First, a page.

Arthur C. Clarke’s famed third law states that any sufficiently advanced technology is indistinguishable from magic. I would add a fourth law: The best indication that a technology has matured is that it has become invisible.

Think of electricity, the water supply, or even the internal workings of an automobile. In all these cases, we operate these technologies almost obliviously in a Switch On/Switch Off basis.

For the most part, technologies follow a well-defined life-cycle that takes them from inception in a lab all the way to invisibility. The time spent within a cycle is technology-dependent, but the average time to maturity can span decades.

Many futurists believe that one of the main evolutionary aspects of computing in the future is to have it also become invisible—embedded in the fabric of the thing we call “reality”. Instead of screens, keyboards and mouses, users will interface with computers in a seamless manner.

The ultimate interface achievement will be to hide the fact that a user is accessing, or even programming, a computer. This later attribute is often confused with the famed Turing Test of Artificial Intelligence (AI). However, the Turing Test establishes that Artificial Intelligence will only be achieved when a computer is able to hide the fact that it is a computer when communicating with a human in a broad domain. AI has been long in coming, and many believe it to be still a century away; others that it is around the corner. But AI requires common-sense and pattern recognition capabilities if it is to work, and progress has been fairly slow on these fronts. I tend to agree that AI as originally envisioned will take a long time to be achieved. However once it happens, AI will not appear as an overnight invention; instead, we will continue to see improvements in computer systems that gradually appear to make them smarter and smarter.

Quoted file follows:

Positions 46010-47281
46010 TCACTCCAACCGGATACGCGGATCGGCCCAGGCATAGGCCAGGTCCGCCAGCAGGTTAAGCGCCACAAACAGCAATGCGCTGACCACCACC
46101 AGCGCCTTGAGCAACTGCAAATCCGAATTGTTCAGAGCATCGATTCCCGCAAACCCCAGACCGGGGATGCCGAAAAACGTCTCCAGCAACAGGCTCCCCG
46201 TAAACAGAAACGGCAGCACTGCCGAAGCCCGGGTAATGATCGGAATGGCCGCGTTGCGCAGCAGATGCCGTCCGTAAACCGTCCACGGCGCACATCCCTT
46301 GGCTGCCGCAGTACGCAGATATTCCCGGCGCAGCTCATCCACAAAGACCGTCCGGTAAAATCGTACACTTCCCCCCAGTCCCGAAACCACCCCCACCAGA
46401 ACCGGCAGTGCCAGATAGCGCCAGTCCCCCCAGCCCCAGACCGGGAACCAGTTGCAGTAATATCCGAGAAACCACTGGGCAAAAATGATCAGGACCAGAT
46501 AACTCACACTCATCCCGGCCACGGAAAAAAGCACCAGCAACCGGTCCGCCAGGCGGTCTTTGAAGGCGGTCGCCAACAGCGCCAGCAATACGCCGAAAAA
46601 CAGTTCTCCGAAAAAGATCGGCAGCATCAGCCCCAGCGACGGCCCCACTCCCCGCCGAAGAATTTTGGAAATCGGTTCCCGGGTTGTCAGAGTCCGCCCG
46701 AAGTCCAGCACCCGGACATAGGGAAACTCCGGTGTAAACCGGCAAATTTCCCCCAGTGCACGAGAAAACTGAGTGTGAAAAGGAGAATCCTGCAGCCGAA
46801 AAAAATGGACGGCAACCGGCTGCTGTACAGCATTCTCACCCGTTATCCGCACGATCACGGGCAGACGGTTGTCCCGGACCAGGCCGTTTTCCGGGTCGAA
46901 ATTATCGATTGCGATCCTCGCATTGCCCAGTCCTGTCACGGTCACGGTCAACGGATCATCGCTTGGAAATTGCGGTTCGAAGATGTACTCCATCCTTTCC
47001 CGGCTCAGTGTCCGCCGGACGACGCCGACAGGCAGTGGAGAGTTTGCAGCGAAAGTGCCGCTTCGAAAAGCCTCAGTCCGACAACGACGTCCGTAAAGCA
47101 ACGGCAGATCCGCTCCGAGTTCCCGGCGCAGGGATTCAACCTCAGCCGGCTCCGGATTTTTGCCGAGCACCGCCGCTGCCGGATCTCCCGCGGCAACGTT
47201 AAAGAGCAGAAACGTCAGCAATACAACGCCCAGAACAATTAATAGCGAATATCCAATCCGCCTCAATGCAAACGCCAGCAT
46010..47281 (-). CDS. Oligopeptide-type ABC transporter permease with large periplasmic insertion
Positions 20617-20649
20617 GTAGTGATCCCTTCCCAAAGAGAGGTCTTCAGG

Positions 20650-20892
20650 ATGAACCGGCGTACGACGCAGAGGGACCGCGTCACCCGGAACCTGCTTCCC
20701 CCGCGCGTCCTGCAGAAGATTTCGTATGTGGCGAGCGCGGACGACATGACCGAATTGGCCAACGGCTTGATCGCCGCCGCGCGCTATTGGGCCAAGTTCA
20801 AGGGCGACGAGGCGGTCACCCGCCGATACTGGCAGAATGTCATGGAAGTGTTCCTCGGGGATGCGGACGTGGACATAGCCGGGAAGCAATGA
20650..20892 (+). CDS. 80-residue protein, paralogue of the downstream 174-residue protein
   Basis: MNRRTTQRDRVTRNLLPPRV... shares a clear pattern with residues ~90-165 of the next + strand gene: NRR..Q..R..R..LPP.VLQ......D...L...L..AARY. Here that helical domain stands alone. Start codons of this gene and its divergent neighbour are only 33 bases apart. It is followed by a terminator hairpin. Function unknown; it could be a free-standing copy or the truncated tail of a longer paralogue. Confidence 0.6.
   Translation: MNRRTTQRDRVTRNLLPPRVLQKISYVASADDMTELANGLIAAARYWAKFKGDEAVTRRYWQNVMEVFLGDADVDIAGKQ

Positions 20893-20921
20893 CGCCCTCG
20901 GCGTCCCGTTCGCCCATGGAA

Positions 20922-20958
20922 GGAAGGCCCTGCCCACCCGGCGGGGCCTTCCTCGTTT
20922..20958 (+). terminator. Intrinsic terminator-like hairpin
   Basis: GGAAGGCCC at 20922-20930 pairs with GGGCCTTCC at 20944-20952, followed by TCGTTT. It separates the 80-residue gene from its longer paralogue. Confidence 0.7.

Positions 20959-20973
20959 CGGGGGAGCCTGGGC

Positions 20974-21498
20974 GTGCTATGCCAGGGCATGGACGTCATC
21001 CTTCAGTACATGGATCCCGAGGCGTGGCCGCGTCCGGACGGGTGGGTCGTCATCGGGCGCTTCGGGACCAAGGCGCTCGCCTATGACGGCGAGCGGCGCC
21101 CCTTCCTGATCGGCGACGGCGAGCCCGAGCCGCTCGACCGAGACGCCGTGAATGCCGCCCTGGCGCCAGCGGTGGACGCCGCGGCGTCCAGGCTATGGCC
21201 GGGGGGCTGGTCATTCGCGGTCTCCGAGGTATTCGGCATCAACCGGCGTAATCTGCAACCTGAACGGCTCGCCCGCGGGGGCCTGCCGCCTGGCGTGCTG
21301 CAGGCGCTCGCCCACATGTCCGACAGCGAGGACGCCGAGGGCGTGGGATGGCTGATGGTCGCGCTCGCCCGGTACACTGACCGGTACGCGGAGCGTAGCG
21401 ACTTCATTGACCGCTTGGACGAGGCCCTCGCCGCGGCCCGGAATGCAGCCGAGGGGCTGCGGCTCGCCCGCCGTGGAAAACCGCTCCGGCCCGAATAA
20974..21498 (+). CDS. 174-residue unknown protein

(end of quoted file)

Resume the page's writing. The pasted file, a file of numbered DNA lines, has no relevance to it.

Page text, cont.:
Think about your car’s navigation system which already appears quite smart and of the novel capabilities of your digital camera, such as face recognition. Pseudo-AI behavior in narrow knowledge domains is arriving thanks to the growing computer power made possible by Moore’s law. Consider that in the beginning it was assumed that a chess program capable of beating a chess grandmaster would require a full-fledged AI system. However, this feat has been achieved thanks to the use of the brute-force represented by massive parallel processors and the ingenuity of sophisticated heuristics; not by the invention of a human mind emulator. In May, 1997 an IBM computer nicknamed Deep Blue beat World Chess champion Garry Kasparov much to the chagrin of the Grand Master who found it difficult to accept he had been beaten by a computer! To all intents and purposes, playing against a chess computer does convey the eerie feeling of competing against an “intelligent” device. The machine behaves like AI, but it is actually based on the narrow domain of chess-playing, making the computer an “idiot-savant” of sorts.